We live in such an interesting time right now. I feel like conscious consumerism is steadily on the rise but yet there’s a whole group of humans who haven’t even heard of it or thought about the way they consume things.
I don’t mean to consume like eating though I feel that could definitely be a part of it.
I like to describe conscious consumerism as “making mindful decisions about what we spend our money, how those items affect people and our planet and how much waste it will produce.”
Naturespath.com describes it as “a way of declaring we can retain the awareness of the power of our purchases no matter what is going on in the world around us.”
When simply googling “conscious consumerism” the word “trend” pops up a lot. Being a conscious consumer is not a trend. It’s a whole new level of mindfulness and quite frankly a lifestyle.
We often hear that money is the root of all evil, but I’d take it one step further and say that consumerism and greed are. And they all go hand in hand.
But speaking from experience you don’t have to be rich or have a lot of money to over-consume. Over-consumption can lead to debt and a whirlwind of other problems.
When looking at advertising every product is sold as something we need. Something that will make our lives better and something we’d be foolish not to have.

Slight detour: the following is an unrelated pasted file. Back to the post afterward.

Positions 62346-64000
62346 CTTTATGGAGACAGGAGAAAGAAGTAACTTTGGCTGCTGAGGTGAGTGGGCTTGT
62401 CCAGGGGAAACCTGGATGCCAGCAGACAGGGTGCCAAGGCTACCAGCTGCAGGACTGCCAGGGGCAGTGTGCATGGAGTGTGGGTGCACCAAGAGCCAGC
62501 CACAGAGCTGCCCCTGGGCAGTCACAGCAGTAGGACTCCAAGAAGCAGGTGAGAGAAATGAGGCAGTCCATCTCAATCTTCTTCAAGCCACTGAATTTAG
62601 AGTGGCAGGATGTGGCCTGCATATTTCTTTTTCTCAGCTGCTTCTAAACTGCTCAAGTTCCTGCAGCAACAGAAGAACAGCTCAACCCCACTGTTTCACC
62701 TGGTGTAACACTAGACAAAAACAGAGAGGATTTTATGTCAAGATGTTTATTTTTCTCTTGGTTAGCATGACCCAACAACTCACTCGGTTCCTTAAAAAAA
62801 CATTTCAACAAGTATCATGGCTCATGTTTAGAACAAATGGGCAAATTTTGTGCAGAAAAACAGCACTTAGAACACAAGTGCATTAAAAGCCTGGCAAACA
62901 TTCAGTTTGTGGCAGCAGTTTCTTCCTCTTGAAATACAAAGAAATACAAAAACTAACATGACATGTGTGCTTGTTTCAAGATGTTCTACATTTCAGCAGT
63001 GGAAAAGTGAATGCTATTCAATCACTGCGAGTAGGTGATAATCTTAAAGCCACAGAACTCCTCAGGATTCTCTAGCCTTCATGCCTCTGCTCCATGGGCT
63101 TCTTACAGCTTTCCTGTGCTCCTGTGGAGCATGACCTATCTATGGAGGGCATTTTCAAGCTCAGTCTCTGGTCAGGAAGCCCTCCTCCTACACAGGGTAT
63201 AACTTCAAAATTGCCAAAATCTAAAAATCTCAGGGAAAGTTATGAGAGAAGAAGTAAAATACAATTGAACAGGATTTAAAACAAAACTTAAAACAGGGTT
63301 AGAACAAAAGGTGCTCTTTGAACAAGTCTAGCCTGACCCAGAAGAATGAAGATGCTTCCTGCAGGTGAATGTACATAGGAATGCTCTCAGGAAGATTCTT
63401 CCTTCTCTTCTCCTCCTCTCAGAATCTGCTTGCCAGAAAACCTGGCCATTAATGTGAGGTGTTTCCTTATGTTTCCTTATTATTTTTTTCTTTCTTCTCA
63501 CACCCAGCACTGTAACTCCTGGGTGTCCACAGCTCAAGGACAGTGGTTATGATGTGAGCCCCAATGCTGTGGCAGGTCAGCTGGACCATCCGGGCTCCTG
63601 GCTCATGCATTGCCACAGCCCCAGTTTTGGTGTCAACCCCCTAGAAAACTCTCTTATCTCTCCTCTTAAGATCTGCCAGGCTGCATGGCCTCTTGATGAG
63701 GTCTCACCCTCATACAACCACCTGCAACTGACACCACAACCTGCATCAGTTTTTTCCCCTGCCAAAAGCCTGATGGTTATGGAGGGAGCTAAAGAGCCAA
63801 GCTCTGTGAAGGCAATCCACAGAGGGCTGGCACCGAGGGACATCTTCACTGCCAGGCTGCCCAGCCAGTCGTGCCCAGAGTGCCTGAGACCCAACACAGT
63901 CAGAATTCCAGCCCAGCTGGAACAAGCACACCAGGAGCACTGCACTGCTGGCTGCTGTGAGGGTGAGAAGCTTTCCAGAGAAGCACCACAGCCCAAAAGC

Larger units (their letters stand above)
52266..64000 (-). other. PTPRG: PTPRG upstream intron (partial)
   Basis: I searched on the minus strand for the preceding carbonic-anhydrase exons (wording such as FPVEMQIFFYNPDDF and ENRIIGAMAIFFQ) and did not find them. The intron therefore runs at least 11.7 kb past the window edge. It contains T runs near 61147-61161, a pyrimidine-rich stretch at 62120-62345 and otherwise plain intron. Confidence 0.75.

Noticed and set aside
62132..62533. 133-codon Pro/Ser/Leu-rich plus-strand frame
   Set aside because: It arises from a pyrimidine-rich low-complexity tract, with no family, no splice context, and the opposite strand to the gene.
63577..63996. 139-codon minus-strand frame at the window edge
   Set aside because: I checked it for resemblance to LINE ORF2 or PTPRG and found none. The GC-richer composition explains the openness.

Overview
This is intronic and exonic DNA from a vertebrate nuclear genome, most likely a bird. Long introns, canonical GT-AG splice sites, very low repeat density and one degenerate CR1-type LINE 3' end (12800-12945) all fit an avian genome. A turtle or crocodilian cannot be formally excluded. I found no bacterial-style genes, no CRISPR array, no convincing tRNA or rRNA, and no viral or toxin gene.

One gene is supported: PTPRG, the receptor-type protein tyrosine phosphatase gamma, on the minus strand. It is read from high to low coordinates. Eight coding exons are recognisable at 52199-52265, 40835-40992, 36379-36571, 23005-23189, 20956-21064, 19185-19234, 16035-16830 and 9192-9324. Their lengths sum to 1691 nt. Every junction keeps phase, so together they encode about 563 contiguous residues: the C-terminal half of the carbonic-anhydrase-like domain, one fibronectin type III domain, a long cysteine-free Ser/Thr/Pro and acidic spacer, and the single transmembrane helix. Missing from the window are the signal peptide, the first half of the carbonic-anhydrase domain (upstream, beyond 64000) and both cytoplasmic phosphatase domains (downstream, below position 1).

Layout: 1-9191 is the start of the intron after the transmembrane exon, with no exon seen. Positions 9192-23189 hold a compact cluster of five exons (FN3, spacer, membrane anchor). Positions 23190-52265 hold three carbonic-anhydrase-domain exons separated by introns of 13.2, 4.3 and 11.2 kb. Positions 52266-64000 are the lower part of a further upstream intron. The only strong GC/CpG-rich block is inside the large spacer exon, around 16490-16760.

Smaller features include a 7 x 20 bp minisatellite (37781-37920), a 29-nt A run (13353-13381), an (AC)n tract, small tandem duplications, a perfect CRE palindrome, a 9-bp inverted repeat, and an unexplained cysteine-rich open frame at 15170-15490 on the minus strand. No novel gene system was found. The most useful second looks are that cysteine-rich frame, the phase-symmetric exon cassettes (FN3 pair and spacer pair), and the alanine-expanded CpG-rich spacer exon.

We are blind to these tactics and don’t even notice them anymore. I mean, have you ever bought something, never used it and find yourself months later wondering “why did I even buy this?”. It was supposed to make your life better after all.
The rate of consumption is running us broke and killing our planet and hurting people. There is no pretty way to say it. Consumerism is ugly and leaves almost everyone in its path seriously hurt.
Think about it: the more we consume, the more we demand things. The more we demand things, the more quickly it needs to be produced. The quicker something needs to be produced, the more resources are spent and people aren’t paid.
We need to break the cycle. We need to become content with what we have and we need to learn how to make mindful decisions for each purchase we make.
How to become a conscious consumer:
1. Start purchasing ethically and sustainably made items
When purchasing clothing or really any items look for something that was made ethically and sustainably.
Ethical means that the people who made the item were treated fairly, have safe working conditions and were paid a living wage. Sustainably made items are simply made with the planet in mind. i.e not abusing resources and using excess plastic/fake materials.
If you can’t find something made this way, purchase the best quality you can find to ensure the item lasts a very long time.
2. If the price seems too good to be true, it is
Speaking of clothing and buying things ethically made, Walmart always has crazy deals of like $4 shirts and don’t even get me started on how low forever21’s prices are.
You might initially think that it’s an amazing deal but it’s time to put your conscious consumerist hat on and know that with prices that low, the hands that made it we’re most likely only paid a few sense and the article itself is made from fake materials.
I know it can seem frustrating to switch your mindset especially when it comes to the price of something. We’re going from purchasing 10 $4 shirts to one $40 shirt KNOWING that not only will it last but no blood was shed to make it.
3. Ask yourself a series of questions before each purchase